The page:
Jayesh MansukhaniMay 20, 2006 14:19:46 IST
Security researchers have discovered a zero-day vulnerability in Microsoft Word, which is already being actively exploited by hackers in China and Taiwan. Microsoft's Security Response Center says it is working with antivirus vendors to prevent attacks and plans to release a security patch on June 13. The exploitÂ spreads as a Word document attached to an e-mail. Users who open the attachment with Word XP and Word 2003 are then infected with a Trojan that contains rootkit-like features in order to hide itself from antivirus scanners. The attack is successful against the newest version, Word 2003, but only crashes Word 2000 and Word XP, without leading to a computer compromise.
The attack, which Symantec dubbed “Trojan.Mdropper.H,” begins with an e-mail that offers an attached file that appears to be a Word document. Opening the document lets the Trojan execute; it then drops another piece of malware, “Backdoor.Ginwui,” onto the PC, which installs a rootkit to hide itself, opens a channel to a hacker Web site and then waits for instructions, said Symantec. According to analysis done by Symantec, the Ginwui backdoor gathers system information, gives the attacker access to the command shell, and takes and transmits screenshots, perhaps with the goal of grabbing images of financial usernames and passwords. We would think the screenshots would only reveal passwords as asteriks, but maybe the developer had some other method in mind!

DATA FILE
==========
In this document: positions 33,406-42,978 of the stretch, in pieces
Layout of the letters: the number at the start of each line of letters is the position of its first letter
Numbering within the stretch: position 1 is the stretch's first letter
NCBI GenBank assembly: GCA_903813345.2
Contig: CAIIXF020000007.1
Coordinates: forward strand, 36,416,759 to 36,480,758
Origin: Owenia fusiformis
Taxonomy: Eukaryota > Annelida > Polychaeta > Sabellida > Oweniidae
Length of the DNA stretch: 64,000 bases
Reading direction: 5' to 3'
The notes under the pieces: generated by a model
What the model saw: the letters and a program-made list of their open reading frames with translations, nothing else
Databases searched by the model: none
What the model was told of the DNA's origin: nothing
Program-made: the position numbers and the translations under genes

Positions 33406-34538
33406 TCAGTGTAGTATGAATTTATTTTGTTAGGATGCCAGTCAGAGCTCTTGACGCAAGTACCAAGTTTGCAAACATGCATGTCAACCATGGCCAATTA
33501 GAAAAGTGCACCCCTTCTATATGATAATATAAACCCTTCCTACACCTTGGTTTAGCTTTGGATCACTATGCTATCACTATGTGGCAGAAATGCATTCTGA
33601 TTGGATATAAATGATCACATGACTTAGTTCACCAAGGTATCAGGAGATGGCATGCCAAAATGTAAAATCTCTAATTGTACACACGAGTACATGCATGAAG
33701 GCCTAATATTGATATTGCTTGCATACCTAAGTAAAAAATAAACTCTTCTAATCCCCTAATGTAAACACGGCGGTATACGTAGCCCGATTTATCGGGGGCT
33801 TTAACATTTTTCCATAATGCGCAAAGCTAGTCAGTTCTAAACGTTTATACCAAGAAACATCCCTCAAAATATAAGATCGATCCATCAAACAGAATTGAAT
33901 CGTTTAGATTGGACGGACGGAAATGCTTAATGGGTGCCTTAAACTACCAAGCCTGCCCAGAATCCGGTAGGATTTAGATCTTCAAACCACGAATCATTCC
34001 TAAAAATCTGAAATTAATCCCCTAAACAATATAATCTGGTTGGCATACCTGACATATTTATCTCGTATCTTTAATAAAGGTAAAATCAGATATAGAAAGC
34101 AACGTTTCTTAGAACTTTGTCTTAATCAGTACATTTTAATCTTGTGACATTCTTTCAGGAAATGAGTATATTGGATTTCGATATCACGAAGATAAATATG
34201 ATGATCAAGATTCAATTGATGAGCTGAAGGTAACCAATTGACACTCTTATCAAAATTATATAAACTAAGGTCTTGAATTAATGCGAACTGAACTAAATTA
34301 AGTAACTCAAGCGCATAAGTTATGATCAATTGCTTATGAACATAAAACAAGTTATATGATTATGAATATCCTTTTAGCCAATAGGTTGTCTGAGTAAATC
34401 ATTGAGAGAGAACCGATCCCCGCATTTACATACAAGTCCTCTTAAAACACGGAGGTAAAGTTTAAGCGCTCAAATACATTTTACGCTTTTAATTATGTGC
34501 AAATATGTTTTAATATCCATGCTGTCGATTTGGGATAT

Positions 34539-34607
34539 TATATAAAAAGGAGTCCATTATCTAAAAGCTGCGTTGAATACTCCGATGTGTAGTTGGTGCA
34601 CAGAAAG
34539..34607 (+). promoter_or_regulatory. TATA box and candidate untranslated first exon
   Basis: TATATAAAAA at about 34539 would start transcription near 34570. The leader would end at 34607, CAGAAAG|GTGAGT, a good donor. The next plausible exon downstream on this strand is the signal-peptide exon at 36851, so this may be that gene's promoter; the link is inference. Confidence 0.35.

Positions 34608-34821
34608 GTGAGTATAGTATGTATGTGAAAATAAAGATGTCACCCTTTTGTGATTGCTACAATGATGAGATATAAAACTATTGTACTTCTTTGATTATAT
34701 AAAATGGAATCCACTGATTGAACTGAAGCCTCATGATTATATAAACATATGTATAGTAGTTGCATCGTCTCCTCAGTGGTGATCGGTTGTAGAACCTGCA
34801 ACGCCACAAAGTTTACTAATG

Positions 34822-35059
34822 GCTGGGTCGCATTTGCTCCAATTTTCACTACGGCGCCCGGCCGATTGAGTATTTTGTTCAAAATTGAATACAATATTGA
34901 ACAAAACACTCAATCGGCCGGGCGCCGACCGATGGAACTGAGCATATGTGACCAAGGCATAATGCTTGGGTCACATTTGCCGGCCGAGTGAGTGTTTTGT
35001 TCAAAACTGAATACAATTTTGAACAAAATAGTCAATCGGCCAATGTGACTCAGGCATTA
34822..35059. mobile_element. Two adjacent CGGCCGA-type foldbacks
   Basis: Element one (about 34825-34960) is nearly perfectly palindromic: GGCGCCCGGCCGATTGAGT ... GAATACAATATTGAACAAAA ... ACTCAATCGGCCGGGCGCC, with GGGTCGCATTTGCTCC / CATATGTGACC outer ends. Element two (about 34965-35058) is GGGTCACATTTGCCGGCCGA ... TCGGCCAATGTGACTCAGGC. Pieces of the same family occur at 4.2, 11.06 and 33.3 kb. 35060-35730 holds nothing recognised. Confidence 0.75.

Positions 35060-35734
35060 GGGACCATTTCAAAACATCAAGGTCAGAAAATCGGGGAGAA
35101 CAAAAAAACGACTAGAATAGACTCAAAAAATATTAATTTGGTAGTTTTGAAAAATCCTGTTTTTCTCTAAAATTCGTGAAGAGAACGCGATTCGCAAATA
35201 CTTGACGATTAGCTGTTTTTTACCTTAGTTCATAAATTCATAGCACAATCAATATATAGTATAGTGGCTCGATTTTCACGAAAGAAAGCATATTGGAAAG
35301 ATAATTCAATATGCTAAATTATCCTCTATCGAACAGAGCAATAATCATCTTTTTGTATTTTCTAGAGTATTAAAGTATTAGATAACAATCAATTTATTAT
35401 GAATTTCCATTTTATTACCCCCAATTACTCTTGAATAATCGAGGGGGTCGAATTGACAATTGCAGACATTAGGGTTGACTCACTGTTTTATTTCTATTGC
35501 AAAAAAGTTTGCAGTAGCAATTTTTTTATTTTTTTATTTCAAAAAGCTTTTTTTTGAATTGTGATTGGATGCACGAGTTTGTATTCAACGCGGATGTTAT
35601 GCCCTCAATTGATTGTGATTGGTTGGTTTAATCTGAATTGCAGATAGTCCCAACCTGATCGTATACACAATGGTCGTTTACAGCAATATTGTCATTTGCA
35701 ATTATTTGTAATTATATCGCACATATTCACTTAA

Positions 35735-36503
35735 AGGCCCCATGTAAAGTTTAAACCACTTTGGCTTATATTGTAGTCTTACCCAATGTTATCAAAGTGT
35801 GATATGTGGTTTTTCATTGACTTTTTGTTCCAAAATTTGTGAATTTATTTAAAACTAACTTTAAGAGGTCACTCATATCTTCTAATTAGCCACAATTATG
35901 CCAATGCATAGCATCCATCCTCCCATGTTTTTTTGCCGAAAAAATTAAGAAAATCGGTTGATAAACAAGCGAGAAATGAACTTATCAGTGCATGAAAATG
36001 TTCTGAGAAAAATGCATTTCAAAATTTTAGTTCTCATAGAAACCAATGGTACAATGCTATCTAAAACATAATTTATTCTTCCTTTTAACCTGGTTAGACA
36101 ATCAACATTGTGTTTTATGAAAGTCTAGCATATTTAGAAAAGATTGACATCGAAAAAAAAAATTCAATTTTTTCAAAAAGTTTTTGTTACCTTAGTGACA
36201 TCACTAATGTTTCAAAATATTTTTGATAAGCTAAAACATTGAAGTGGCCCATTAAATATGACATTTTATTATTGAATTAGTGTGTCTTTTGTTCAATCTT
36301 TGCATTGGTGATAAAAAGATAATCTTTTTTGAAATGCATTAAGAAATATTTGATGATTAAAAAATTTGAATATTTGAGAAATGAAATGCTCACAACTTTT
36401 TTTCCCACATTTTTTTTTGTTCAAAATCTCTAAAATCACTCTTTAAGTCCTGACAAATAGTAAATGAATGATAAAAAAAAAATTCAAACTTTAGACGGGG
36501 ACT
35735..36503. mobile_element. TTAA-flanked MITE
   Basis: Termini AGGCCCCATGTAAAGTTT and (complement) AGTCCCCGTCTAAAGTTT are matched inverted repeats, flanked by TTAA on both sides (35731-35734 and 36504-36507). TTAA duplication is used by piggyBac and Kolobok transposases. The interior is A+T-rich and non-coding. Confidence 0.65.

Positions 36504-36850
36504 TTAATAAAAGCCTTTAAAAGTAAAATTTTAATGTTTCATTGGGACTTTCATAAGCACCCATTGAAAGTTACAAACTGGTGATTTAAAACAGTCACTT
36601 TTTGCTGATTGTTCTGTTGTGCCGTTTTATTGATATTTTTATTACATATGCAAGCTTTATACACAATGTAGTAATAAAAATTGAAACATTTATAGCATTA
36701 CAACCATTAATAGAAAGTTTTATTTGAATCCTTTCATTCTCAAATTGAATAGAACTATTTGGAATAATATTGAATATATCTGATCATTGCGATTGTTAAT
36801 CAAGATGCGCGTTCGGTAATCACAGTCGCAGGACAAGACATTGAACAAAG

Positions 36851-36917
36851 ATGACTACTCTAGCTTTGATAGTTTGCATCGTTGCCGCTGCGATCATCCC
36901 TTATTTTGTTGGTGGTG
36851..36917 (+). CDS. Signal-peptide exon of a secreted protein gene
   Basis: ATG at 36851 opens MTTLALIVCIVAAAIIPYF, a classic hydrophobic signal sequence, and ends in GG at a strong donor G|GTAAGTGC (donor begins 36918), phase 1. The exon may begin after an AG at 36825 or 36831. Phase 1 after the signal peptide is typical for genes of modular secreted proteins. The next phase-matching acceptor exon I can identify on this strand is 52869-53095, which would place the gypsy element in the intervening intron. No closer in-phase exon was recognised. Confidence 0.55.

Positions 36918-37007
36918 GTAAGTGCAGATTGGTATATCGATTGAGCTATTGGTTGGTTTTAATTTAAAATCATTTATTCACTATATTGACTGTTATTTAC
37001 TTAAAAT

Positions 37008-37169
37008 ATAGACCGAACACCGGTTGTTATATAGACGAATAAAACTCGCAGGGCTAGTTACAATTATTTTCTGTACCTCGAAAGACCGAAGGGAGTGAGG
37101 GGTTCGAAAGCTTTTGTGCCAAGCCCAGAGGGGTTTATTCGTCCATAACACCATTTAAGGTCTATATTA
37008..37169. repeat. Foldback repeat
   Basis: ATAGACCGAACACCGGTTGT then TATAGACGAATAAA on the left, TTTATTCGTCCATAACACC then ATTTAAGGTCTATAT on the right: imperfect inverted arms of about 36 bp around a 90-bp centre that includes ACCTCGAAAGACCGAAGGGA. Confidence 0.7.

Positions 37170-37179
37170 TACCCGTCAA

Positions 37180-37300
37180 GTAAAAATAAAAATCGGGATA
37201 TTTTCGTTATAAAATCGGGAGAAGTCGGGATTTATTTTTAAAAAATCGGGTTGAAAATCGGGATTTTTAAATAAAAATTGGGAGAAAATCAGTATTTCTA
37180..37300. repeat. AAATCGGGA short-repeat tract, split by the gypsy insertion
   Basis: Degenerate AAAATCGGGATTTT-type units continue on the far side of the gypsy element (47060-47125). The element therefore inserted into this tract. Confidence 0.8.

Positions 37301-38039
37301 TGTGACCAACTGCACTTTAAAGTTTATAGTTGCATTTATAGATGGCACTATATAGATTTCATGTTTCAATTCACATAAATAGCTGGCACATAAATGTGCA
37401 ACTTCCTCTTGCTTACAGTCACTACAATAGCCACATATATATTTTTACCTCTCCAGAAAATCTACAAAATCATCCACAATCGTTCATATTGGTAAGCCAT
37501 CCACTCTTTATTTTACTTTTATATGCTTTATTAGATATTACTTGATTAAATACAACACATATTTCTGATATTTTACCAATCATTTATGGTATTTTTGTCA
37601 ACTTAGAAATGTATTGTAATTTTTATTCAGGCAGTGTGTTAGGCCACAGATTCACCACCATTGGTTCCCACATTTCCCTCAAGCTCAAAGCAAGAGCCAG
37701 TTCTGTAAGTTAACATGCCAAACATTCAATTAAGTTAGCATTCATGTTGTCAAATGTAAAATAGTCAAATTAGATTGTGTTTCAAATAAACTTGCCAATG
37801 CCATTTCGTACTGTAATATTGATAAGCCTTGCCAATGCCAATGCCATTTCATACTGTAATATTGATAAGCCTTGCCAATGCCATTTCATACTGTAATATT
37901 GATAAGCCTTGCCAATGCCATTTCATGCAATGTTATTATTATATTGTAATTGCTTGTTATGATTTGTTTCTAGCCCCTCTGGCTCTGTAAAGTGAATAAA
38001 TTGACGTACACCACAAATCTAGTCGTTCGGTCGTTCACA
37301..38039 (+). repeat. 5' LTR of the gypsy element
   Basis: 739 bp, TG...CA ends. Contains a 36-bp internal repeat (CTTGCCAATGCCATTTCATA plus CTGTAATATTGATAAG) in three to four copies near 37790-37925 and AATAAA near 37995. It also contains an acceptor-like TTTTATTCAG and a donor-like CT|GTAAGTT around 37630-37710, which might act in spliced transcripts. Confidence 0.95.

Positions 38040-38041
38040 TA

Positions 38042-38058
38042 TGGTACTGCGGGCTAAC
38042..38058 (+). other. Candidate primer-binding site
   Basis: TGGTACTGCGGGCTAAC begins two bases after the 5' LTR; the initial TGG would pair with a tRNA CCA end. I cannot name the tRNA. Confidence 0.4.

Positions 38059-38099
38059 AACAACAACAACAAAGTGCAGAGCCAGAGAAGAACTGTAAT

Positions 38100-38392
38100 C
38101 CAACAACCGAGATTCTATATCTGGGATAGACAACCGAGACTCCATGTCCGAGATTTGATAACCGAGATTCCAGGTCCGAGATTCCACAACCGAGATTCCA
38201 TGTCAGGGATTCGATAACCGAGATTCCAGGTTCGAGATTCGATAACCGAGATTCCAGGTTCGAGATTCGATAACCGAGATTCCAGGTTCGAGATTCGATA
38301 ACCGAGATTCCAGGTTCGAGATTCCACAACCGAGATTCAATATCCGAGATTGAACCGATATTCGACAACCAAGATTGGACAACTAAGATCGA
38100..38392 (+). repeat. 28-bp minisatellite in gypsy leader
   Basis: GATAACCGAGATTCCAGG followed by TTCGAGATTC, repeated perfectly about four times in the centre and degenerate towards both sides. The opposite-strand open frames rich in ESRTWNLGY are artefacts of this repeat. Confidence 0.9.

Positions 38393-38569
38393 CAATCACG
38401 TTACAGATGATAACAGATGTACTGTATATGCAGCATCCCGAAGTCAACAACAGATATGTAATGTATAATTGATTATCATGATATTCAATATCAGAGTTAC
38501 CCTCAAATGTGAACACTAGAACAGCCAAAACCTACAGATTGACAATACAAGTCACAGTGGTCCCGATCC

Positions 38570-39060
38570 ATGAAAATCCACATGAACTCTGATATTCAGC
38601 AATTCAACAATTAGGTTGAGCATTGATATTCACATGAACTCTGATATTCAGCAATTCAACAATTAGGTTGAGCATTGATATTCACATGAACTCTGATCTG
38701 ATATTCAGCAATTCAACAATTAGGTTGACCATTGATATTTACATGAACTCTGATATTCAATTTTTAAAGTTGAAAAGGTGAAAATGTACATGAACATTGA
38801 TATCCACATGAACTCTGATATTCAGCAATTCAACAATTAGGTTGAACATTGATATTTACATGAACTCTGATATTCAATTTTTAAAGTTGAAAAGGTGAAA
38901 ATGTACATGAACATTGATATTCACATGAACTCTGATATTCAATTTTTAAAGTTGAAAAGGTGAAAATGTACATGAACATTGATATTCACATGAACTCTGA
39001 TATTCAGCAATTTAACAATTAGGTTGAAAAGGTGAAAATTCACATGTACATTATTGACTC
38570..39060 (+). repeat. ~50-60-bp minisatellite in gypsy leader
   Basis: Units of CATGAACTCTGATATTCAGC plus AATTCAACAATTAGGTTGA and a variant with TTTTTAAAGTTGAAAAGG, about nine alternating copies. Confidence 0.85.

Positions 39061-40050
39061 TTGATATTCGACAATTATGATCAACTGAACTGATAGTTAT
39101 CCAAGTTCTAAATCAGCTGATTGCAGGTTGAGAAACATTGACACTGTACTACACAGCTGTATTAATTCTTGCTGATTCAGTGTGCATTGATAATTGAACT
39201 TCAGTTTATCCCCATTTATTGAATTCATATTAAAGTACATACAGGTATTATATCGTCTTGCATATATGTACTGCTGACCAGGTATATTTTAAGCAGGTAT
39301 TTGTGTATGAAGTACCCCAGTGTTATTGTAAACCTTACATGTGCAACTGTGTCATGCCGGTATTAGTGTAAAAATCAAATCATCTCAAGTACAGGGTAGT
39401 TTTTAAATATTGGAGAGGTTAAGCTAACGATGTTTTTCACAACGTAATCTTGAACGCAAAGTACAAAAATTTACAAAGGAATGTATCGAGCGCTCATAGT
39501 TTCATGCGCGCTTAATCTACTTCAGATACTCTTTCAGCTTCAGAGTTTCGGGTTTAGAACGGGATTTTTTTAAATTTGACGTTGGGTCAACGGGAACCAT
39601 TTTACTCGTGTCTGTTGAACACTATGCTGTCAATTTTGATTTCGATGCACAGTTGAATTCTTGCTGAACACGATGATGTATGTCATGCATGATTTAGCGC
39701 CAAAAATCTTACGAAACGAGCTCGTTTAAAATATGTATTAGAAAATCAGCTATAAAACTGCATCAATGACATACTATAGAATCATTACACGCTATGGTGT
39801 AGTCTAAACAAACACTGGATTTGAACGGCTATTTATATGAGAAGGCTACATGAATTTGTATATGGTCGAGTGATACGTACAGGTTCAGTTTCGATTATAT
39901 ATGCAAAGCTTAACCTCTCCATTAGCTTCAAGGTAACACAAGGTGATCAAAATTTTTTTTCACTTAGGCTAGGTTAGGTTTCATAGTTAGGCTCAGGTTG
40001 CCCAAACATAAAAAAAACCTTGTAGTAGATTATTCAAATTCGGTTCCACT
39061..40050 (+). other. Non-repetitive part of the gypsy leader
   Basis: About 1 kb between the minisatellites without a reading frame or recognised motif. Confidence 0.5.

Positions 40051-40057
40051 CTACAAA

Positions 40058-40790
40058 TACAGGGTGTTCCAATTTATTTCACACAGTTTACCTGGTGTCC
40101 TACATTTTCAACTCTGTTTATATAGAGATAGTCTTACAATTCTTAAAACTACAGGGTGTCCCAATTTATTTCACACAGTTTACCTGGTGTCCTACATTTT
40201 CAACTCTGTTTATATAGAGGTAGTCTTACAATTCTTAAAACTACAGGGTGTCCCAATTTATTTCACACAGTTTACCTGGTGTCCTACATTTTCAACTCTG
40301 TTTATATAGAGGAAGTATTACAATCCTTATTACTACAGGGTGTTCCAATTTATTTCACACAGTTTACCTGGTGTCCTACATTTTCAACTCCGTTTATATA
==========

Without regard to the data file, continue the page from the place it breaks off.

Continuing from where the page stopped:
As always, upgrade your antivirus software to the latest virus definitions to be safe from this and other viruses and trojans. If you don't have an antivirus, you can download free AVG or get a 30-day trial copy of NOD32.
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